Ah… Downton Abbey… Here in the US we just finished season three, and what a season! I’m still not sure how I feel about the turn of events throughout the season; especially the final one (I shan’t spoil it for you if you haven’t caught up on things!). But let’s talk about something on a lighter note, shall we? One of the appeals of the show is the gorgeous clothing. While I adored the elegant styles of the 1910s, the early 20s is one of my favorite periods in fashion history (after the 40s and 50s that is!). The styles were such a radical departure from previous eras, but still maintained much of that feminine charm in detail and trim. I wanted to share some of my favorite scans that I’ve shared previously here, just in celebration (or mourning…) of the end of season 3 of Downton!
Thank you for all the sweet inquiries of late about mine and the baby’s health! We’ve both been getting excellent reports when I’ve been to see my midwife, and I’m now 36 weeks along (nearly full term!), which means the end is near. SH is going to help with the last of the nursery set-up (I can’t reach to hang pictures quite as well as I used to… lol.), and then I’m hoping to get some decent snapshots to share with you in the next week or two. Let’s just say there is a lot of vintage influence (surprise!) in the space, loads of vintage floral prints, and soft colors. Heck, I want to live in there! hehe.
Have a lovely weekend!
P.S. I’ve posted some lovely 1920s inspiration previously that you might want to take a peek at!
I have a little treat for you today! I was digging through some of my vintage patterns recently (we’re reorganizing all of my sewing stuff to make way for Miss Blueberry’s nursery!), and discovered a pattern design sheet tucked inside an early 1930s Pictorial Review apron pattern. I’ve had this pattern for at least ten years; I’m not sure how I missed it until now! But the designs were so darling, so I scanned them to share with you!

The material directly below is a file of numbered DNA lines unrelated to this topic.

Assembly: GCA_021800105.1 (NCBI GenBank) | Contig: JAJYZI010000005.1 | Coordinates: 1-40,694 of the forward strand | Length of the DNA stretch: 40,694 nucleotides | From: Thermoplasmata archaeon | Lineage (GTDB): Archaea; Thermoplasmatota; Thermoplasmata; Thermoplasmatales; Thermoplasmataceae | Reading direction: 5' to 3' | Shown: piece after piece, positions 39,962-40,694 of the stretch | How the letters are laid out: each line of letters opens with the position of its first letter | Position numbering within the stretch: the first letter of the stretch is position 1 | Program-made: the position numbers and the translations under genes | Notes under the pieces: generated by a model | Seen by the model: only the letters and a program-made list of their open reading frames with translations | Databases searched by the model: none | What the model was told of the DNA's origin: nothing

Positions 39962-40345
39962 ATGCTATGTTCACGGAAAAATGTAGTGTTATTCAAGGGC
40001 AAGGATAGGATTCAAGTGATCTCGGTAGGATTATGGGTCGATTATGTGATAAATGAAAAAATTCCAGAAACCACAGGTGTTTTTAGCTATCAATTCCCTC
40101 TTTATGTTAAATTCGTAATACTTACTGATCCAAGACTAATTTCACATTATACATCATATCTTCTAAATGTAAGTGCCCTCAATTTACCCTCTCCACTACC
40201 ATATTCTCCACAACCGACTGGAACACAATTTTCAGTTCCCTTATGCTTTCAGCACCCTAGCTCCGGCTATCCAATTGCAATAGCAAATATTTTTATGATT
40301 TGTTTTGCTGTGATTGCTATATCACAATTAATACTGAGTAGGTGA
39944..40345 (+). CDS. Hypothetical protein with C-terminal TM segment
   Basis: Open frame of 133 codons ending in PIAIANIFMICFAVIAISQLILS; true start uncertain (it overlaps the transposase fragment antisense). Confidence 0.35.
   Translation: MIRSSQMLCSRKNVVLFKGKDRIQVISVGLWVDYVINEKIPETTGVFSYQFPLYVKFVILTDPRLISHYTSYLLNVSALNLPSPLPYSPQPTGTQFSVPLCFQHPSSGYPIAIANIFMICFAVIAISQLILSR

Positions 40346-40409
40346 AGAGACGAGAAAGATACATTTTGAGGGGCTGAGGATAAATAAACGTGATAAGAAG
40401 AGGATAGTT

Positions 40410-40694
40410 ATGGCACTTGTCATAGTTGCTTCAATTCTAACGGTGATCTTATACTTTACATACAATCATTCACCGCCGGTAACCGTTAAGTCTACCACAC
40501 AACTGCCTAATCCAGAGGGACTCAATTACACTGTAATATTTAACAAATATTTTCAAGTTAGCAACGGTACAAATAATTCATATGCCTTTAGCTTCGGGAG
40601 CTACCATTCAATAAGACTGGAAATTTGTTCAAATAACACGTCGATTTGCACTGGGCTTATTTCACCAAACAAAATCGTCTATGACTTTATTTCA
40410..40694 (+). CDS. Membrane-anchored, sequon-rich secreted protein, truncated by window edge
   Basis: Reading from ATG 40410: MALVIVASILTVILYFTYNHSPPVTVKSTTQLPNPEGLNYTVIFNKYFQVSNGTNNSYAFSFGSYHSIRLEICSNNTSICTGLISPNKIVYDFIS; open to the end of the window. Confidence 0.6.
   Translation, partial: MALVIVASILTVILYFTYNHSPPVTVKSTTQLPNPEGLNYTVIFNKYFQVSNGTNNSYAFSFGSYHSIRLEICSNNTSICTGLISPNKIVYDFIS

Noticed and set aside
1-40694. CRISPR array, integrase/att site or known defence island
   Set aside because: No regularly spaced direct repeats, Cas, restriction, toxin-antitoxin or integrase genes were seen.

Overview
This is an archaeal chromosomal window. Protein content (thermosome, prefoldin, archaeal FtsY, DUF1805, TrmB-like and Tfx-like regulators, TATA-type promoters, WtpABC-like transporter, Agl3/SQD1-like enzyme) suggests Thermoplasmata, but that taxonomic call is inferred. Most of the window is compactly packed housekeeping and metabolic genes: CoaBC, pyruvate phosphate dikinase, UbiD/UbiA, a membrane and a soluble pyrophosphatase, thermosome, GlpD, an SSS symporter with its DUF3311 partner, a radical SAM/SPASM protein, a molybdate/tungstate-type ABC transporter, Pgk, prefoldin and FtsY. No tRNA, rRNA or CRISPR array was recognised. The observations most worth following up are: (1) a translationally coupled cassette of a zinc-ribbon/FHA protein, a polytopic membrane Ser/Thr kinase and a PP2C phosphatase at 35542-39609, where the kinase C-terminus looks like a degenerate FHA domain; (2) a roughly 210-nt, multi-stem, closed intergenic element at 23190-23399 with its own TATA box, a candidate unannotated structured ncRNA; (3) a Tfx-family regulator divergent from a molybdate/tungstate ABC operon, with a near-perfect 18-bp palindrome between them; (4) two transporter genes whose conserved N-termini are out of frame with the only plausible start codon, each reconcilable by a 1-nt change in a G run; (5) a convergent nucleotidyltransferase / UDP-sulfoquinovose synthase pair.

I really love the draped and tied neckline of #6001! Such an interesting feature and I’m sure wouldn’t be hard to do… The funny little sleeves on #5887 are another favorite.
Do I even need to say I’m quite smitten with the little girl’s dress patterns?! I’ve been hunting around for suitable 1920s and 30s children’s patterns lately in the hopes I can make something suitably vintage for Miss Blueberry next year!
I hope you enjoyed these! I shall be back Thursday with some knitting to show off–including a few things I finished months ago and have neglected photographing… Oops!
Allow me to share one of perhaps my best thrift finds ever: a 1942 booklet of Hedy Lamarr paper dolls! I ran across this gem recently, and was floored that it was even in the thrift store (how many people donate these rather than throw them away, sadly?)–and better yet it was discount day! I love vintage paper dolls from the 1940s, and have a tiny collection going. There is something so darling about all their little technicolor, idealized paper fashions! I thought I’d share some snapshots of the inside pages because there is lots of beautiful, early 1940s eye candy! (Be sure to click for larger versions.)
Yummy fashions, no? I think I am particular in love with the casual outfits–and the colors! I’ll take one of each in my closet, please (though maybe after I get through this pregnancy… lol.)!